Pumpkin is the Marcia Brady of the squash family. It is the effortlessly popular, spotlight hoarder of fall crops. It invades everything from coffee to body lotion the second autumn’s first crisp morning arrives. And while this is all great, we think it’s time to bring another squash forward. Get ready to introduce your oven to butternut squash.
It's not exactly that this squash doesn’t get any love, but we just don't think it gets enough of it. In fact, in our opinion, it should get all the love, and we’d even like to argue that you should be utilizing its essence any time you’re in the mood to throw on an oversized knit sweater and bake.
Butternut squash is not unlike pumpkin. It’s sweet but carries a nuttier note (because it is its own, independent self, erm, squash). It’s the perfect, versatile vessel to roast into savory dishes, puree into soup, or swirl into candied desserts. Anything pumpkin can do, butternut can do better, like toasting its seeds into a snack or being transformed into a Thanksgiving pie. You might not carve it into a jack-o-lantern, but butternut squash makes a perfect autumn ornament for your kitchen counter.
Now that the leaves fall like rain, all AC units have been removed or powered down, and the crisp air seems more permanent, preheat your oven and indulge in the warmth of a butternut squash loaf. It’s straightforward, quick, and the perfect accompaniment to a book and a mug of tea by the window.
Butternut Squash Loaf with Ricotta Glaze
For the loaf:
1 ¾ cups all-purpose flour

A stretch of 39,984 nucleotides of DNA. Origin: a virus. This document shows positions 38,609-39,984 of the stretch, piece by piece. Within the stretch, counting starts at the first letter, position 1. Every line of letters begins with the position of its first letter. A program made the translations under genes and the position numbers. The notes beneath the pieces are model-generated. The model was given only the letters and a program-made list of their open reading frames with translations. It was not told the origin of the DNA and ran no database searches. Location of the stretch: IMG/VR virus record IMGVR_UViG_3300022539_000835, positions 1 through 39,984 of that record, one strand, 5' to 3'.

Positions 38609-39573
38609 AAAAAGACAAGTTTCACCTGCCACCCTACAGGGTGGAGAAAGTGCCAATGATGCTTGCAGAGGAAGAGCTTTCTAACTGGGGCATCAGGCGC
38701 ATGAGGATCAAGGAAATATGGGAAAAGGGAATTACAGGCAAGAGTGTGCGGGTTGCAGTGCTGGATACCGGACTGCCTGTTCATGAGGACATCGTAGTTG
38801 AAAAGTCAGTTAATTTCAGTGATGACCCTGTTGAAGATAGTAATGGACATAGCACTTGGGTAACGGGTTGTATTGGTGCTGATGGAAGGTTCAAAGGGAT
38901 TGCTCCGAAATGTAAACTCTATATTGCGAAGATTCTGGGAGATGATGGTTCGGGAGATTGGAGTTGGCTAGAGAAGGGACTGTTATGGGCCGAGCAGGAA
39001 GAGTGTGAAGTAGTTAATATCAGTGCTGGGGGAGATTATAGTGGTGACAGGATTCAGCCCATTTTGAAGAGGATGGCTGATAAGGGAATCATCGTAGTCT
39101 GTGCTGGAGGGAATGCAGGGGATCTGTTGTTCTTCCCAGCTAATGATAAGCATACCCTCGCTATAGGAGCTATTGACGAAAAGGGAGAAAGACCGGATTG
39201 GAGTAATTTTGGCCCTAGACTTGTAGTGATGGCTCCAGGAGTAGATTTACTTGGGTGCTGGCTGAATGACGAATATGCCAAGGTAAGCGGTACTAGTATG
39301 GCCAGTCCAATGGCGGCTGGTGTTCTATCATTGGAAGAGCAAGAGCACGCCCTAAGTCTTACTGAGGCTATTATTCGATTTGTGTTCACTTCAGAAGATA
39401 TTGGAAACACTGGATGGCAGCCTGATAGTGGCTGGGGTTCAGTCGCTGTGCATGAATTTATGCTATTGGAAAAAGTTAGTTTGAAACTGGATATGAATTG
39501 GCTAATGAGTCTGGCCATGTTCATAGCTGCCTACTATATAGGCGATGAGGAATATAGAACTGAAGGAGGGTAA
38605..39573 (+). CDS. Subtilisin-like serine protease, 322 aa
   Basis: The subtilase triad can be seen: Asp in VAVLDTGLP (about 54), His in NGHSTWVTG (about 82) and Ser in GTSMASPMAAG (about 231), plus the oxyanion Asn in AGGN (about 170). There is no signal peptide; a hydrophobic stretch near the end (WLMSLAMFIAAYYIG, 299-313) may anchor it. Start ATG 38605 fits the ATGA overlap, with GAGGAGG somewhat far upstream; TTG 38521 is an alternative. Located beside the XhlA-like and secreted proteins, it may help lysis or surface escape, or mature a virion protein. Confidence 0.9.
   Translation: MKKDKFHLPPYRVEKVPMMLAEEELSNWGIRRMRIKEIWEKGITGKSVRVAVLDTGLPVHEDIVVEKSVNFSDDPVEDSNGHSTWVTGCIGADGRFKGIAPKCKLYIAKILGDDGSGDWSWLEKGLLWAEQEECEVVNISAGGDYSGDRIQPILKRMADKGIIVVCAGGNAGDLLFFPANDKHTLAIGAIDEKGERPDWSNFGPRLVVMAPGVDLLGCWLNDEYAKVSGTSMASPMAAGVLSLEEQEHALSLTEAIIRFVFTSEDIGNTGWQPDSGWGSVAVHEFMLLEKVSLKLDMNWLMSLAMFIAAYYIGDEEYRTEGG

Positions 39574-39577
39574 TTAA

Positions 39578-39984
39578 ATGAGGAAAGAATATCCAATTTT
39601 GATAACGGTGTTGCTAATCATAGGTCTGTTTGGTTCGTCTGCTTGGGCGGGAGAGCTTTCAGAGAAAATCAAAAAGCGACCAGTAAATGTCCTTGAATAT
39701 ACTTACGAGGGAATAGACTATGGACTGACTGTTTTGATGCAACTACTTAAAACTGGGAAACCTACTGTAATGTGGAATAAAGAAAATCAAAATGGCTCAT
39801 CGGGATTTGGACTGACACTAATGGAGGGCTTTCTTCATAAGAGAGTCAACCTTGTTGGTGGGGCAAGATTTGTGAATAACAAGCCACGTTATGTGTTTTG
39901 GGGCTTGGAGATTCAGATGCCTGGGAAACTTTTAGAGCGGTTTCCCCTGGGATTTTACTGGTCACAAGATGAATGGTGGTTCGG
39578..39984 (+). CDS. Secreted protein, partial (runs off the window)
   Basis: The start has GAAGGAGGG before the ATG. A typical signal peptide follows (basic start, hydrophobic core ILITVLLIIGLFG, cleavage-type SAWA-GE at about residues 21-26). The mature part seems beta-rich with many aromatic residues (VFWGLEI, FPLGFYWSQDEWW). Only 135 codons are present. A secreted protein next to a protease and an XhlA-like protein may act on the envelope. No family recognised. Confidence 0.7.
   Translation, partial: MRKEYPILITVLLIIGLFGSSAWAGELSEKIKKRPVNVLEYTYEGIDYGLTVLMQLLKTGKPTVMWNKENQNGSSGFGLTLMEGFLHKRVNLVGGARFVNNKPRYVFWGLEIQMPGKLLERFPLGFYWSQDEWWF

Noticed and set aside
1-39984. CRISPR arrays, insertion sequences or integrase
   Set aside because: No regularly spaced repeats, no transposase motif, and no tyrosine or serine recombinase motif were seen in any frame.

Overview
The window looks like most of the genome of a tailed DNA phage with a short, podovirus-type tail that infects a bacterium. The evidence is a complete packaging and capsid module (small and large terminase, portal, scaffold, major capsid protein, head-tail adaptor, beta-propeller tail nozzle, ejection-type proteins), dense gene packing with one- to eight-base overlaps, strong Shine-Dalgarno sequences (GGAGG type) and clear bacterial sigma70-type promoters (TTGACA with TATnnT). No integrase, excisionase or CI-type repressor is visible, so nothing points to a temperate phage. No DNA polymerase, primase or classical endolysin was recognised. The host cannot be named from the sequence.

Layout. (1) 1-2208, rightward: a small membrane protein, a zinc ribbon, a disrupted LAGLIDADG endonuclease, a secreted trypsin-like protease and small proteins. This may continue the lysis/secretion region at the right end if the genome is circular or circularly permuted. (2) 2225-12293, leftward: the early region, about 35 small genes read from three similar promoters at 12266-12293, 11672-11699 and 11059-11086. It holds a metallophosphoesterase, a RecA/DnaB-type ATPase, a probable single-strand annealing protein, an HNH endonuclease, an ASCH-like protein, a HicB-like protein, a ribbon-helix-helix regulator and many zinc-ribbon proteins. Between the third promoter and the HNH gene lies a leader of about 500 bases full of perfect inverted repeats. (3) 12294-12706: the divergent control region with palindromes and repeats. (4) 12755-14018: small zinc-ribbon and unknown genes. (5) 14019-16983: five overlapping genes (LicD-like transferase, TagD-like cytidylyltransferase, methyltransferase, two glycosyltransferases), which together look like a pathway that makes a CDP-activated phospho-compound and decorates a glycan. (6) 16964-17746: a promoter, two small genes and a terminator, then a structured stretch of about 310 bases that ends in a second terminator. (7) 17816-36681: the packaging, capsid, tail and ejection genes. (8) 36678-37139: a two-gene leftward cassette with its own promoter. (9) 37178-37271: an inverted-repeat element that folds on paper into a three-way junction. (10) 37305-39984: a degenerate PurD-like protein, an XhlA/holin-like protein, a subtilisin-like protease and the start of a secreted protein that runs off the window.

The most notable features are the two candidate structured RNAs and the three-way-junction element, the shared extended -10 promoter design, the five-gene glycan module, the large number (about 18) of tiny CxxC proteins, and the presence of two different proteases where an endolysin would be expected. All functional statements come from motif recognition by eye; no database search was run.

1 tsp baking soda
½ tsp baking powder
1 tsp salt
1 tsp cinnamon
½ tsp nutmeg
¼ tsp cloves
¼ tsp ginger
¼ cup vegetable oil
¾ cups brown sugar
1 tbsp granulated sugar
1 cup squash puree
2 large eggs
For the ricotta glaze:
¼ cup ricotta cheese
½ cup confectioner’s sugar
Splash of whole milk
Preheat oven to 350 degrees F. Prepare a loaf pan by buttering it evenly.
Whisk flour, baking soda, baking powder, salt, and spices together until thoroughly combined.
In a separate bowl, whisk vegetable oil, brown sugar, granulated sugar, squash puree, and the eggs until combined. Pour this wet ingredient mixture into the dry ingredients and mix together with a wooden or sturdy spoon.
Pour batter into the prepared loaf pan and bake for 55 to 60 minutes, rotating the pan halfway through.
Let cool in the pan, about 20 to 30 minutes, and then invert onto a cooling rack, resisting the urge to dig in before letting it cool completely.
Distract yourself from the cooling cake by making the ricotta glaze. Mix the ricotta cheese and confectioners sugar together until completely smooth.
When the loaf is completely cooled, drizzle the glaze on top and enjoy.